Thursday, March 7, 2019

Andy Warhol at the Whitney Museum of American Art

Yours truly in front of Andy Warhol's colorful silk screen of art collector Ethel Scull. 
TD and I headed over to the Whitney in the Meatpacking District to see the Andy Warhol retrospective up until March 31. I think the new Whitney is great; I like it much better than the old Whitney uptown designed in the brutalist style by Marcel Breuer. The new version created by Renzo Piano is lofty and airy with super-high ceilings, and the gallery walls can be reconfigured for each show. The Warhol exhibition takes one whole floor and it's spaciously mounted.

I found the show to be very interesting and surprisingly serious. I thought it would be more colorful and jazzy and celebrity-driven since Andy was best know for his portraits of famous people - Liza! Liz! Farah Fawcett! But this show was toned down and quite rigorous as it explored Warhol as an artist. One also got the sense of what a hard worker Andy Warhol was as he produced art works, films, tv shows and Interview magazine.
I liked these delicate gold leaf shoe paintings --


I think I was expecting more razzmatazz because of The Andy Warhol Diaries, the very entertaining book that was published in 1989 following Warhol's unexpected death in 1987. Andy was out on the town socially in New York City practically every night and at the end of each night he dictated notes to a friend. He was a sharp observer and the book is an amusing account of New York in the '80s with appearances by Halston and Liza and Mikhail Baryshnikov, etc, etc. Andy talks about how hard he worked to get commissions for those expensive portraits which kept his whole operation running. I, incidentally, am a big fan of diaries - Leo Lerman's diaries called The Grand Surprise is wonderful, and Tina Brown's The Vanity Fair Diaries is wickedly humorous.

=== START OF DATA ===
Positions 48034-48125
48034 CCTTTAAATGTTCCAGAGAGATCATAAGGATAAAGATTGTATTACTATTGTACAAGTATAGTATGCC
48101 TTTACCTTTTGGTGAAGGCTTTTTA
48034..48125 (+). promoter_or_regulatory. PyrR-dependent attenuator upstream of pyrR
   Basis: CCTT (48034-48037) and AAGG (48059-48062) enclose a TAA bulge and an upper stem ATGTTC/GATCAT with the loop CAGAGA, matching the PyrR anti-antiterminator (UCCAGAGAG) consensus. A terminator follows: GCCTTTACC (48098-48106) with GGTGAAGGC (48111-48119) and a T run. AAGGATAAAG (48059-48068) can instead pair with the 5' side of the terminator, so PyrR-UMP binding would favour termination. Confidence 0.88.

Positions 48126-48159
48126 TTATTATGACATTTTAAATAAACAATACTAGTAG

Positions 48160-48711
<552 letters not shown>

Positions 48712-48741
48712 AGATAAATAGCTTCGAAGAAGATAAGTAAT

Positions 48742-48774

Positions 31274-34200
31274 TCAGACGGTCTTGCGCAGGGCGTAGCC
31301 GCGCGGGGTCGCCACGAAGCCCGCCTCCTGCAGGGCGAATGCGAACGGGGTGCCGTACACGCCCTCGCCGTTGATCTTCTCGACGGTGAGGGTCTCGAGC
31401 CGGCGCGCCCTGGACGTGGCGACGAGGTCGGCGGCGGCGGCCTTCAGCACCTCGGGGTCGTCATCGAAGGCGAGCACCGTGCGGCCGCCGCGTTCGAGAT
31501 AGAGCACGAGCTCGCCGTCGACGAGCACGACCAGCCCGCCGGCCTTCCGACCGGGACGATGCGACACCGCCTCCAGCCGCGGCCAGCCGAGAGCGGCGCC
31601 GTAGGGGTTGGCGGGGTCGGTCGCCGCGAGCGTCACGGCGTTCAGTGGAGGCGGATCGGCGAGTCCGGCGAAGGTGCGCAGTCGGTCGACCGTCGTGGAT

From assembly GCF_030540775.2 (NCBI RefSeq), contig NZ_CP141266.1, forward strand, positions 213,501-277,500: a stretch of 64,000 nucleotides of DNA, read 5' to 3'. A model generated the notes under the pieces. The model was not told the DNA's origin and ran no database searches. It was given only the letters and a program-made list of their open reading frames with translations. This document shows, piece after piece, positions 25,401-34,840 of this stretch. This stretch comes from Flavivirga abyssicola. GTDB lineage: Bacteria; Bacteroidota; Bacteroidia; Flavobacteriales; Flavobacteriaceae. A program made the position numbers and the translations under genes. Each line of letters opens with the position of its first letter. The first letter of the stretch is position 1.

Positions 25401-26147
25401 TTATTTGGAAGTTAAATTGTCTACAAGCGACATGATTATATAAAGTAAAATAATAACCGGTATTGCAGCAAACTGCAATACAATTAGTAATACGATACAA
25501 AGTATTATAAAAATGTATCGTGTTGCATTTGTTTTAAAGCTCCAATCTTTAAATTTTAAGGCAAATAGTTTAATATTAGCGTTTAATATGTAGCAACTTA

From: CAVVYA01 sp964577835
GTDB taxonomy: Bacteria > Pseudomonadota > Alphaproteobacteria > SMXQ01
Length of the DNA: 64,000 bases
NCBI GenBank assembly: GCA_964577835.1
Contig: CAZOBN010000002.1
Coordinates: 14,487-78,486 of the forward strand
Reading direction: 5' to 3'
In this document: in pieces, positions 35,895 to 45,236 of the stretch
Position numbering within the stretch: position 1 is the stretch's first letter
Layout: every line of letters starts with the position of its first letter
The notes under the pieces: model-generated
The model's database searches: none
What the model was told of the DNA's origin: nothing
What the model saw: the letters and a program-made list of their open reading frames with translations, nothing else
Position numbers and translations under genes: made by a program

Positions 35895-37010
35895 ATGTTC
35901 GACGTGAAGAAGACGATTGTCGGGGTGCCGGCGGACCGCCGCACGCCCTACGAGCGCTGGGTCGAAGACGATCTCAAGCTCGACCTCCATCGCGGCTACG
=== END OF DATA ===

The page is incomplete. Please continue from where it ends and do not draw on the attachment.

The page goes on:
I personally did not know Andy Warhol as others in New York did though I did see him out at the night clubs Area and Palladium. The exhibition includes a big painting with "Paramount" splashed across it and notes that it may refer to Andy's boyfriend Jon Gould who worked at Paramount when Barry Diller was running the studio and hiring handsome men. When I worked for a small magazine company my boss was Katy Dobbs, whose best friend was Jon Gould. They had met at the summer Radcliffe Publishing Course. I remember seeing him a couple of times - a super-chic man. Jon Gould died of AIDS. Katy spoke at his funeral and said it was the hardest thing she ever did.

Then Andy passed away in 1987. That was a shock. He went into the hospital for a routine gall bladder operation and died the following morning.  It was one of those moments when you hear the news about someone and remember exactly where you are standing - I saw it plastered across The New York Post at the neighborhood corner magazine store. Besides being a prolific artist, he was a great connector of people in New York and it was a big loss for the city. Now with this exhibition at the Whitney, Andy was gotten his due.

One of the favorite things I saw at the museum was on another floor - this portrait of Andy Warhol on the right with his friend Ted Carey painted by Fairfield Porter from 1960. Ted Carey also died of AIDS.


I love the easy elegance of Fairfield Porter paintings and how this portrait captures a young Andy Warhol before all of his big success.